Breaking news!! National Living Wage April 2016

Prime Minster David Cameron has kicked off the autumn political season with a pledge to crack down on employers who fail to pay the National Living Wage (NLW).    Stating that the fines for non-payment will double, hitting employers with a penalty worth 200 per cent of unpaid wages, up to a maximum of £20,000 per underpaid worker. HMRC will investigate the most serious cases of employers not paying the National Minimum Wage  (NMW) and NLW when it is introduced in April 2016.

Employers that fail face disqualification as company directors for up to 15 years.  So it is imperative that companies get it right.

The NLW will replace the existing NMW for all workers aged 25 and over with effect from next April 2016.  For this age group the current NMW is £6.50 per hour, this will rise to £6.70 per hour from 1st October 2015 and will be replaced with NLW and a new rate of £7.20 per hour in April 2016.  This rate is expected to rise further to more than £9.00 per hour by 2020.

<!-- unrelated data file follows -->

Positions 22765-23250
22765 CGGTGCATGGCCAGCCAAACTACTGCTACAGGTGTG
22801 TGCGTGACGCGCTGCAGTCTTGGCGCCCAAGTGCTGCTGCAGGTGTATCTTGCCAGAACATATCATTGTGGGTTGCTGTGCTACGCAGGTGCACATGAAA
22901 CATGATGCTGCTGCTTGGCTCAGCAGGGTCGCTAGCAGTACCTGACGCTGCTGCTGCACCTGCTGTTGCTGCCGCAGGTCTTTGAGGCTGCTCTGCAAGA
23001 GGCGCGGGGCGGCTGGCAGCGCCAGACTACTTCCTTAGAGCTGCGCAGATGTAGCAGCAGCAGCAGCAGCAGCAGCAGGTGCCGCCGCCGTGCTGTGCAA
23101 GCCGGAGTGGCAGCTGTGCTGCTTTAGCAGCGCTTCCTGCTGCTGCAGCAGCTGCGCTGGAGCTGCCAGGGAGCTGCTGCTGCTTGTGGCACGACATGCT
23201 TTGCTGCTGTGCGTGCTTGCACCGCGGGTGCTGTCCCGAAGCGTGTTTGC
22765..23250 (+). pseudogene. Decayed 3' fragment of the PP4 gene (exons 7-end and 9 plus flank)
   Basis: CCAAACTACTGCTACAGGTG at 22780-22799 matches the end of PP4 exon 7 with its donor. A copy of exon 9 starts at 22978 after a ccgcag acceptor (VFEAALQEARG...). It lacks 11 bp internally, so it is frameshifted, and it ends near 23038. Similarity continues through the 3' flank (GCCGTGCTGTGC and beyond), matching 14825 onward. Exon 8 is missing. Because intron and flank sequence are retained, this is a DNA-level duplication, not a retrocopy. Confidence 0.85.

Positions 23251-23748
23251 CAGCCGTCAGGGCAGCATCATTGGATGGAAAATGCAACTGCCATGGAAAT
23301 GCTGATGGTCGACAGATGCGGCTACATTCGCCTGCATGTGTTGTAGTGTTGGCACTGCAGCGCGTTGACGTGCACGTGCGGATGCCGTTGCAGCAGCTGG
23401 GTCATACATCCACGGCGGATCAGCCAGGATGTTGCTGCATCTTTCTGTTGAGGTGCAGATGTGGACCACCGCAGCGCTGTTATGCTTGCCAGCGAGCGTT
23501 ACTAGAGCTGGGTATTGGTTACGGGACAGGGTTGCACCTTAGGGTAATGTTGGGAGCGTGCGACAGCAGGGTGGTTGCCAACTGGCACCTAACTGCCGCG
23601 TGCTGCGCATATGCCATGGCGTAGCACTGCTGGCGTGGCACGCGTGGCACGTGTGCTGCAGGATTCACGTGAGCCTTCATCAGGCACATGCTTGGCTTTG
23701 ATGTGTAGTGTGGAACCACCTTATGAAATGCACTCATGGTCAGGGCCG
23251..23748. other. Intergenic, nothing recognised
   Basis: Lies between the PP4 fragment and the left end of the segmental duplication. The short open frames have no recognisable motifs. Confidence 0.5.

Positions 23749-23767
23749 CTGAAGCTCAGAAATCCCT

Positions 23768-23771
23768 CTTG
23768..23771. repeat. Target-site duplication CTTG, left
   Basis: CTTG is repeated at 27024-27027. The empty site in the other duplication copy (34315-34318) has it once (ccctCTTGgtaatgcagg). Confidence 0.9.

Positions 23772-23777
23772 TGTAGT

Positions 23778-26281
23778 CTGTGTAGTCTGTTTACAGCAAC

Employers will need to consider their approach and any measures carefully.

For help and support please contact Wendy at Einon HR

Getting communications right during and after maternity leave.

Under the 1999 maternity and parental leave regulations, an employer is allowed to maintain “reasonable contact from time to time” with an employee on maternity leave.
Employees on maternity leave can take up to 10 KIT (keeping in touch) days during their maternity leave, the dates must be agreed by the employer, and taking such days will not terminate the employee’s maternity leave. It is important to note that either parent may also have 20 SPLIT (shared parental leave in touch days) in addition to KIT days if they take shared parental leave.
There is no obligation for an employer to offer KIT days, and similarly, there is no right for an employee to insist on having a KIT day, or any obligation to accept any KIT days offered.